Giant sand dunes are a spectacular desert feature and in the Namib and Sahara deserts of Africa or the Empty Quarter of the Arabian Peninsula, these shift constantly in the wind, making navigation extremely difficult. It’s a strange, uncluttered landscape where the only colour is the clean blue of the sky and sandy yellow of the dunes. Apart from a glimpse of the horizon, there are no straight lines and distances are difficult to gauge.

In a landscape reduced to rounded shapes, subtle tones and with few details, it pays to look out for something that breaks this soft-lined uniformity. In Namibia, the dead bleach-white trees of Dead Vlei provide a striking contrast to the massive orange dunes (as well as scale, depth and foreground interest).

Other foreground possibilities include large rocks and boulders, but care has to be taken with their size and position in the frame so that they don’t become the main focal point of the scene. There are exceptions to this of course: in California’s Death Valley, the famous ‘sliding stones’, which move unaided across the dry saltpans, are a subject in their own right. Compositional details

A well-worn trail vanishing in the distance, or a broken fenceline, can also add depth to the composition, as well as creating a lead-in line to the rest of the scene. The prominence of such objects in the overall composition depends largely on the choice of lens, shooting angle and where the photographer chooses to place such a feature in the frame.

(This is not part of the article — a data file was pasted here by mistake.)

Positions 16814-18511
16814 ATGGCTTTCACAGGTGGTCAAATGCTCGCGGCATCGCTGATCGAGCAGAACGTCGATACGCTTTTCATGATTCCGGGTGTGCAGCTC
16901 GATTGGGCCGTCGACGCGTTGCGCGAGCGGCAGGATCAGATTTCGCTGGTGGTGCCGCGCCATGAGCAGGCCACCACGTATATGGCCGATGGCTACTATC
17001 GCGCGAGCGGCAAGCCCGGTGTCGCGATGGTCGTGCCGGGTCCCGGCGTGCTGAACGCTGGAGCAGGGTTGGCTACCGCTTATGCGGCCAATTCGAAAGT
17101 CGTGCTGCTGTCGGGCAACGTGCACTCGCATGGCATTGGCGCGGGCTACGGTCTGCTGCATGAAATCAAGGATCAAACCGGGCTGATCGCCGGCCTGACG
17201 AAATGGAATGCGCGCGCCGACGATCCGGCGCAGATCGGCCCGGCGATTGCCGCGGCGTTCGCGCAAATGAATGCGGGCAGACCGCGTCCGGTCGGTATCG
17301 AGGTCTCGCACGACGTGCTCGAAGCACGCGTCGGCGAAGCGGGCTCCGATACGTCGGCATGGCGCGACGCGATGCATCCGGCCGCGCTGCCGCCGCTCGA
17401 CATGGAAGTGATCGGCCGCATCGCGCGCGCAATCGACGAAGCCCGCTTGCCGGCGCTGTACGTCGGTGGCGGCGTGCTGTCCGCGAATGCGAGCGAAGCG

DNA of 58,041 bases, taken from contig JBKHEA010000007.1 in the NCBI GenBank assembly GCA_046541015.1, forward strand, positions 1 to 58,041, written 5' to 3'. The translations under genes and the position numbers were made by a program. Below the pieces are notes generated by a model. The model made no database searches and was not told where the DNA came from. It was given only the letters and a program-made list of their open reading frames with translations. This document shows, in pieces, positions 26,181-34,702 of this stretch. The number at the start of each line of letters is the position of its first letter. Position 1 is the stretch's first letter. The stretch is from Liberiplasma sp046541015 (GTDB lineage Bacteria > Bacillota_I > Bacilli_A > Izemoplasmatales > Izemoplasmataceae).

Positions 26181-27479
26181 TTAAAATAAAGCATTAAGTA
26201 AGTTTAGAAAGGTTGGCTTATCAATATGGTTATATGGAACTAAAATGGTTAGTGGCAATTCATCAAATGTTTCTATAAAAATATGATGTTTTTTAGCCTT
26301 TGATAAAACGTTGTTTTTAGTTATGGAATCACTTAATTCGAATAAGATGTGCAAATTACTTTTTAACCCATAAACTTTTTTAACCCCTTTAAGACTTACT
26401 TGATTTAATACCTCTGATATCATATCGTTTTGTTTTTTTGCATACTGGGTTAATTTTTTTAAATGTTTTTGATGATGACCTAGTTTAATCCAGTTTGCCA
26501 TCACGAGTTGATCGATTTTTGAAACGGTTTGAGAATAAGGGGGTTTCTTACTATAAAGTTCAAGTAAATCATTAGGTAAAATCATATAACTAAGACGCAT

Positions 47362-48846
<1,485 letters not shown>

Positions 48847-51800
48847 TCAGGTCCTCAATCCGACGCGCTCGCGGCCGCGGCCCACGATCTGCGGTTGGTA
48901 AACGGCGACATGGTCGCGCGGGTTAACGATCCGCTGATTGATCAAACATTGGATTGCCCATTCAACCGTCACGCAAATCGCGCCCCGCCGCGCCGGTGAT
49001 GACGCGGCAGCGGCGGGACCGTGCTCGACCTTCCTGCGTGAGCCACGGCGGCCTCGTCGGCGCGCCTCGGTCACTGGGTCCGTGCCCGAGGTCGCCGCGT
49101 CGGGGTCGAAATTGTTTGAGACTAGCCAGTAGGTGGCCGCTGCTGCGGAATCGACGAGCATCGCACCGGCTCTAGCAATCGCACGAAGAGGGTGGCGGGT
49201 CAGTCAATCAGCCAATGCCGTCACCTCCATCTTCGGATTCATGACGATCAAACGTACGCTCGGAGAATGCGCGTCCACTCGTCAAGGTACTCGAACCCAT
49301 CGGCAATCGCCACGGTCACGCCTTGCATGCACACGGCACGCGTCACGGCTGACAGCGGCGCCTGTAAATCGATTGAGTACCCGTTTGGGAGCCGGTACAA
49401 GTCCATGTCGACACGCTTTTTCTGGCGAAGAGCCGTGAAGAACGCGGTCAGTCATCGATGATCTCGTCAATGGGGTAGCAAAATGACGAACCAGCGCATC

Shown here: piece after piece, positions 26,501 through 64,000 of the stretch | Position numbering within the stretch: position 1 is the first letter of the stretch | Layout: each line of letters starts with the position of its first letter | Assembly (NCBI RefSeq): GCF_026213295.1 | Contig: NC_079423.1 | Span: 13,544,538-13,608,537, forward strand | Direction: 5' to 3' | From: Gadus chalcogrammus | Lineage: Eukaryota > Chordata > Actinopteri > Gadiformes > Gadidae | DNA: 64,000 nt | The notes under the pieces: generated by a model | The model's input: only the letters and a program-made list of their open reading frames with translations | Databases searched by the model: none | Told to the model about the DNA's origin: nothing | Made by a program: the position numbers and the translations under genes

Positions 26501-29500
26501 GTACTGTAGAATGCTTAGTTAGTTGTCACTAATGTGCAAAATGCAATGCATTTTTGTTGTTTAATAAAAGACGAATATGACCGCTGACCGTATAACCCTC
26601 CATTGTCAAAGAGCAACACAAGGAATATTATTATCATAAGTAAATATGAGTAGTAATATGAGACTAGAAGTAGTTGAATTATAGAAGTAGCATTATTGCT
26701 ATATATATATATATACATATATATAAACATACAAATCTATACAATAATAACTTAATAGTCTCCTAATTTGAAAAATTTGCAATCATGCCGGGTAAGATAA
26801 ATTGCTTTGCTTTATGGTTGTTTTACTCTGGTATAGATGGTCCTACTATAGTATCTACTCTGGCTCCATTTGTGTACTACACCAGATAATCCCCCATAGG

Scale and depth are vital elements for any landscape, but in terrain ravaged by years of drought, signs of animal or plant life can be few, even non-existent. In such situations, a single conspicuous feature suddenly carries more importance.

For instance a drought-ridden landscape will turn to desert quickly, but without the spectacular beauty of desert dunes. Instead, the weathered skull of a sheep or cow, an empty water trough or derelict barn provide the visual evidence of more verdant times, when the climate was less extreme and rainfall more frequent. 

Fortunately, even the longest drought can be broken and the driest desert transformed by rain. Dry saltpans fill with water, attracting hundreds of birds from nowhere and brilliantly coloured wildflowers suddenly bloom.



In deserts and drought-hit areas, the glare of the sun can create difficulties for both camera lenses and the photographer’s eyes. Direct sunlight leads to flare in your images. Zoom lenses are more susceptible to this aberration because they have a greater number of optical elements – and therefore more reflective surfaces – in their construction.

Thankfully, any flare will be visible in the viewfinder. In bright, intense sunlight, the undervalued lens hood proves its worth by shielding out from the frame the peripheral lighting that causes flare.

Polarising filters are also very useful because they reduce glare, help to emphasise any cloud detail in the sky and reduce the amount of light reaching the image sensor by up to two stops. However tempting it might be, it’s advisable to avoid full polarisation in bright sun as this can lead to an unnaturally dark sky. Warm-up filters (81a, 81b or 81c) are worth considering to enrich the golden hues of sand, rocky outcrops and other geological features in the landscape.